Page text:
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Traditionally soil; stone aggregates, sand, bitumen, cement etc. are used for road construction. Natural materials being exhaustible in nature, its quantity is declining gradually. Also, cost of extracting good quality of natural material is increasing.

Now-a-days disposal of different wastes produced from different industries is a great problem. These materials pose environmental pollution in the nearby locality because many of them are non-biodegradable.

If these materials can be suitably utilized in highway construction, the pollution and disposal problems may be partly reduced.

The use of these materials in road making is based on technical, economic, and ecological criteria.

Materials such as fly-ash from thermal power plants and other coal fired industries, blast furnace slag from steel industries, cement kiln dust from cement related industries, phosphogypsum from phosphatatic fertilizer industries, and many other solid wastes have already proved to be useful for road construction in many countries.

English: Photomicrograph made with a Scanning ...

Fly ash particles at 2,000x magnification. Fly ash is typically finer than portland cement and lime. Fly ash consists of silt-sized particles which are generally spherical, typically ranging in size between 10 and 100 micron (see Figure). These small glass spheres improve the fluidity and workability of fresh concrete. Fineness is one of the important properties contributing to the pozzolanic reactivity of fly ash. (Photo credit: Wikipedia)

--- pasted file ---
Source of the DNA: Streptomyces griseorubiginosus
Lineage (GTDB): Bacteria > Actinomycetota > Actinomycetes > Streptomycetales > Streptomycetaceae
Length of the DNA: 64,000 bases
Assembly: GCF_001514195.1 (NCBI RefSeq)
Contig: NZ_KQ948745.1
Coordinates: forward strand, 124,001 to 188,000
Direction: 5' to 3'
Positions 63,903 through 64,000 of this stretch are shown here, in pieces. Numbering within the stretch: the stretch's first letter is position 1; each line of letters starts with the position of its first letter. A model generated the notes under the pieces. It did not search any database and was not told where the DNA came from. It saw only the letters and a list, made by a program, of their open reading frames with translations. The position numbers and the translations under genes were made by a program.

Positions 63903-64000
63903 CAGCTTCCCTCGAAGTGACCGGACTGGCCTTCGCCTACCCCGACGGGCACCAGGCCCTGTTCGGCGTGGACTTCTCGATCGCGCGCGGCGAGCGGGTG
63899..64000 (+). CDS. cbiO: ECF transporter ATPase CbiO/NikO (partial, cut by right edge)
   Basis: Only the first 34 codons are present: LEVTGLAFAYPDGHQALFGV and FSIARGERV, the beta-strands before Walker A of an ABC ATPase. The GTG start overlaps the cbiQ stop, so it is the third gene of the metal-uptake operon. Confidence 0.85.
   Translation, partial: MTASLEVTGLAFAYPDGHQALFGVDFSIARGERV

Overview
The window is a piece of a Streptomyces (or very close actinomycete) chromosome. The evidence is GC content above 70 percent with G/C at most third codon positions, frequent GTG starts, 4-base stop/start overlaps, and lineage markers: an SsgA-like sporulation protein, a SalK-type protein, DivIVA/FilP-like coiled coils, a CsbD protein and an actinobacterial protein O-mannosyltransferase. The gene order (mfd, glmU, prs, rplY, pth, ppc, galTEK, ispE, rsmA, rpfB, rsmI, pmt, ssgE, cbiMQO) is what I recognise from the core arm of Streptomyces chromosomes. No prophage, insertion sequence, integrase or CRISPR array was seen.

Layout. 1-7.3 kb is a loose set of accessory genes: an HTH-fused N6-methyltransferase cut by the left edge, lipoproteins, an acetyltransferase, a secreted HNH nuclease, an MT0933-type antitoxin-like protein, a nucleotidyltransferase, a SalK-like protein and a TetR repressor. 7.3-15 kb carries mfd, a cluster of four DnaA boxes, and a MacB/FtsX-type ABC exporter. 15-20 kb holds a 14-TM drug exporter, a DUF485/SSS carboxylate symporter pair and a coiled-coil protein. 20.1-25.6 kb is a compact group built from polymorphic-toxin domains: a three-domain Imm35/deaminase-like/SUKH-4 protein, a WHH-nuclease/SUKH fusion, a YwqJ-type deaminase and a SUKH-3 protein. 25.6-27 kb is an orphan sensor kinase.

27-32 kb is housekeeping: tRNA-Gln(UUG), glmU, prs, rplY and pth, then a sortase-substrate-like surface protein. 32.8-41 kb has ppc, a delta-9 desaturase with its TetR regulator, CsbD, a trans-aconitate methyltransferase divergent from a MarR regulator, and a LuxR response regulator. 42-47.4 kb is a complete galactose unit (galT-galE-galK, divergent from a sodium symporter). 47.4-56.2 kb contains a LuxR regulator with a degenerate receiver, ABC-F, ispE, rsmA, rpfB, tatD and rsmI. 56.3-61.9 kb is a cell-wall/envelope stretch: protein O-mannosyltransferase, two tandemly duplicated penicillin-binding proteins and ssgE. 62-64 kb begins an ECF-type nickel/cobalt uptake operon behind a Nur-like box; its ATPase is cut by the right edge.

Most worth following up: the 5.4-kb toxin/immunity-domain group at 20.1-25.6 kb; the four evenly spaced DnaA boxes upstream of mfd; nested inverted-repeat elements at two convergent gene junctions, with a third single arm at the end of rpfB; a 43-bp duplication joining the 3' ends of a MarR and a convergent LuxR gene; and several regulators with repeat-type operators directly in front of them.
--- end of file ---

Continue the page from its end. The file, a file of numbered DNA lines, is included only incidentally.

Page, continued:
Fly ash is the finely divided residue that results from the combustion of pulverized coal and is transported from the combustion chamber by exhaust gases.

Fly ash is produced by coal-fired electric and steam generating plants. Typically, coal is pulverized and blown with air into the boiler’s combustion chamber where it immediately ignites, generating heat and producing a molten mineral residue.

Boiler tubes extract heat from the boiler, cooling the flue gas and causing the molten mineral residue to harden and form ash.

Coarse ash particles, referred to as bottom ash or slag, fall to the bottom of the combustion chamber, while the lighter fine ash particles, termed fly ash, remain suspended in the flue gas.

Prior to exhausting the flue gas, fly ash is removed by particulate emission control devices, such as electrostatic precipitators or filter fabric bag houses.

Fly ash is most commonly used as a pozzolana in Portland cement concrete applications. Pozzolanas are siliceous or siliceous and aluminous materials, which in a finely divided form and in the presence of water, react with calcium hydroxide at ordinary temperatures to produce cementitious compounds.

The unique spherical shape and particle size distribution of fly ash make it good mineral filler in hot mix asphalt (HMA) applications and improves the fluidity of flowable fill and grout.

The consistency and abundance of fly ash in many areas present unique opportunities for use in structural fills and other highway applications.

Fly ash is used in concrete admixtures to enhance the performance of concrete roads and bridges. Portland cement contains about 65 percent lime. Some of this lime becomes free and available during the hydration process. When fly ash is present with free lime, it reacts chemically to form additional cementitious materials, improving many of the properties of the concrete.

Source : International Journal of Environmental Science and Development, Vol. 1, No. 2, June 2010 and everything-about-concrete.com

(this article written for 1BINA.my)